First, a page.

What I’ve Learned About Self-Esteem by Letting 2 Million People Roast Each Other on the Internet

For the founder of r/RoastMe, the ultimate test of how you feel about yourself is how easily you can take a joke

The subreddit r/RoastMe continues in the great tradition of the New York Friars Club, but makes all of that ridicule much more universal. That is, you don’t need to be Bruce Willis, Charlie Sheen or Justin Bieber to be roasted, or Jeffrey Ross, Sarah Silverman or Gilbert Gottfried to do the roasting. All you gotta do is place yourself at the mercy of RoastMe’s community of nearly 2 million members, each of whom is more than happy to cut you down to size. Of course, in the process, its founder SwagMasterEDP and its moderators go to great lengths to ensure that the mocking never crosses that thin line between “comedy” and “hate.” In fact, if anything, SwagMasterEDP views it all through a much broader, more philosophical lens, considering a good roast as much an exercise in building (or breaking) self-esteem as anything else. Here’s what else he’s kinda, sorta learned while serving as the internet’s biggest roastmaster…

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There are infinite reasons why people choose to have strangers on the internet tear them to shreds. But at the root of every single one of those reasons lies the same motivation: Attention. 

Attention is the truest test of self-esteem, and self-esteem is an amalgam of many things. Most people know posting in RoastMe is going to test their self-esteem, which is what gives the subreddit that very specific zest: You might be confident and comfortable with the size of your nose, but are you equally comfortable with how close together your eyes are? The mole on your chin? Does it awaken childhood trauma if someone calls you “a somehow more alcoholic Mickey Rourke”? 

To that end, sometimes attention-seekers get a bit more than they bargained for. A very popular post on Instagram might garner 1,000 comments of mostly spam and compliments with some negative comments sprinkled in, but nothing can prepare someone for 100 percent of the comments on a post mocking them.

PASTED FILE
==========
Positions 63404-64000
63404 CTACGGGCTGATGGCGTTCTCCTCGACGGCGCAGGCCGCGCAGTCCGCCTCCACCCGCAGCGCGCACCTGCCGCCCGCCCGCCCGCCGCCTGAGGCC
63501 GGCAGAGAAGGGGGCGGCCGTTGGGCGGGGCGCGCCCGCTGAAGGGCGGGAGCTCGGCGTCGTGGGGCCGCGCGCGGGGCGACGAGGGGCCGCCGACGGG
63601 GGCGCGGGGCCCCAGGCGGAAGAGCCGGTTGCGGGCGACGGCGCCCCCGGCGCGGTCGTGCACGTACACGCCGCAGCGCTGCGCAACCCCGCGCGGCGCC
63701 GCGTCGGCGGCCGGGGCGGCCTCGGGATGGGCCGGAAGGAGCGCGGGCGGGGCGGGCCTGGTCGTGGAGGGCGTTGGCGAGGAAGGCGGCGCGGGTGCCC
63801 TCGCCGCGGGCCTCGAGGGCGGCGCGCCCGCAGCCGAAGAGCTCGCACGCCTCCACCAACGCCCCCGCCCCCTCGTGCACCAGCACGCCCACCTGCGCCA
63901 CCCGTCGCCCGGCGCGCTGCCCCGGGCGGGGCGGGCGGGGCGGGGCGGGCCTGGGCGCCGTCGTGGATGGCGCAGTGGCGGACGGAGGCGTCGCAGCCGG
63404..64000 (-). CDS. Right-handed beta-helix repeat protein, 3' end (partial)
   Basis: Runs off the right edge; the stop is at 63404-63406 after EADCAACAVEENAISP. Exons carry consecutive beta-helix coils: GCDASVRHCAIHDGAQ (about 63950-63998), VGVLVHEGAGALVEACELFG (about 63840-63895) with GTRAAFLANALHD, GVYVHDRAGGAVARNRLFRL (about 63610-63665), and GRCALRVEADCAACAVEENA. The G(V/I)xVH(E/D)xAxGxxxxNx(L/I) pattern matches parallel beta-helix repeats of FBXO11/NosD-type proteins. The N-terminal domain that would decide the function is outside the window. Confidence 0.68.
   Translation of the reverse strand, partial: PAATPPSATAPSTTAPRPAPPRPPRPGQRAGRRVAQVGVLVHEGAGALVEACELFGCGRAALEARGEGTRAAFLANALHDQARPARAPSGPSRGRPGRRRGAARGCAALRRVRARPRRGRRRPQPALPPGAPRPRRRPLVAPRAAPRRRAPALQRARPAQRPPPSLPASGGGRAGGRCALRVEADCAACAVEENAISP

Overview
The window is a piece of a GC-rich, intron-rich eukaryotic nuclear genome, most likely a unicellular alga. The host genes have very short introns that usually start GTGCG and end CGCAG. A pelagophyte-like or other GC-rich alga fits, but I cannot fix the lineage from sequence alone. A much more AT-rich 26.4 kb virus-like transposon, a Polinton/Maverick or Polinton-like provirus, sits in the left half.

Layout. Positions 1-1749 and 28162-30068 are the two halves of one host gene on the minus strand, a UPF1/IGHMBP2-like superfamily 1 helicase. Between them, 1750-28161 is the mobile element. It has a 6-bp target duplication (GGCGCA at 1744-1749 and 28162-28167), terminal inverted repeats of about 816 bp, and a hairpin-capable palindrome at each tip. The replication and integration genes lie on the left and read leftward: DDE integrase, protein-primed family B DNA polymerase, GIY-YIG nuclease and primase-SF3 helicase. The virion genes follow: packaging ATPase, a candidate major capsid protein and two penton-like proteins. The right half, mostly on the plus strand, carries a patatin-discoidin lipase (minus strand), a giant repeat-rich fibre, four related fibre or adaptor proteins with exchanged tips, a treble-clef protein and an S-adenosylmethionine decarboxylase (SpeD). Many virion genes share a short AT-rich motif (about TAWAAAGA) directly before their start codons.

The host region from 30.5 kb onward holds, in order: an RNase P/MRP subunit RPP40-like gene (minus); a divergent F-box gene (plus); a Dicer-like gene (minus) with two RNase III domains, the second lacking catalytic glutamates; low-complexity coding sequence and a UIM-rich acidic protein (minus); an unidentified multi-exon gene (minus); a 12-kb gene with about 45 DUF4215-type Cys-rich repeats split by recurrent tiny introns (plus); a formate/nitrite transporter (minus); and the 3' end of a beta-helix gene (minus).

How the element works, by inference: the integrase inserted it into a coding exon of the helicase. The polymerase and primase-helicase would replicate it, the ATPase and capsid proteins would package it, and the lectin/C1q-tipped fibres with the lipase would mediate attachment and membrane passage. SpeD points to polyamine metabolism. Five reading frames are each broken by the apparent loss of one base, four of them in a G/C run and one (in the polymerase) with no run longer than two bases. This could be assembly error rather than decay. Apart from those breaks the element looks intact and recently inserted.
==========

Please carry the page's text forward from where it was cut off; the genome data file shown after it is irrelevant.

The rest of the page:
Can I get roasted please? from RoastMe

Of course, some people completely lack self-awareness, so they’re immune to everything. This is arguably a worse trait than being hurt by everything. If there is nothing in the world that you question about yourself, you run the risk of being very maladapted — and you’re definitely insufferable. Finding that balance is the key to a healthy esteem economy. 

That’s why the best roasts are those that manage to pinpoint the weaknesses no one else saw. People will comb through the roastee’s post history and concoct a statement with the pure intent of affecting them emotionally.  

The people who were really made to be on the subreddit care the most about having a lasting effect on the person being roasted. Whether that’s with a great punchline or going deep into their history and finding something that speaks directly to the person’s soul — something they never wanted to hear.

Thank you for all the support! Seeing complete strangers care about my situation really warmed my heart. from RoastMe

Still, the subreddit is founded under the tenet of “Good, Clean Fun,” so no good-faith roaster should ever want someone to be hurt beyond the pale of good-natured jokes.

You often hear, “People need to have a sense of humor.” But that assumes having a sense of humor is a defense mechanism, which it is not. A sense of humor is a reflection of how someone feels about themselves and the world around them. 

In other words, a strong sense of humor is a result of confidence and emotional intelligence, not a precursor to it. 

Insult comedy in no way mirrors therapy, but it can be an extreme microcosm of practicing that self-confidence. Appreciating insults about yourself requires you to separate from the things that are being said, and to assure yourself that it has no bearing on your self-worth. That isn’t always easy to do, but it’s made easier, in some cases, by the fact that these people are strangers in an environment where this is done for fun. 

Ultimately, how people react just comes down to how they view themselves — it has nothing to do with what’s on the outside. One thing that truly never ceases to amaze me are the cases of people who get roasted while under the most extreme circumstances — some have serious disabilities, some severe diseases and some have had tragic things happen to them. The people who offer themselves up with that kind of backdrop are always the most gracious and humble in the comments. I assume that’s because they understand what true pain and suffering is, and it’s certainly not being made fun of by a bunch of sweaty redditors.

That said, being roasted obviously isn’t for everyone. While I do think RoastMe represents a non-traditional way people can band together and work through taboo things and feelings in a semi-controlled setting, some people just don’t want or need to be mocked

For others, though, there really is nothing like it. But everyone has a different disease, and that means everyone needs a different cure.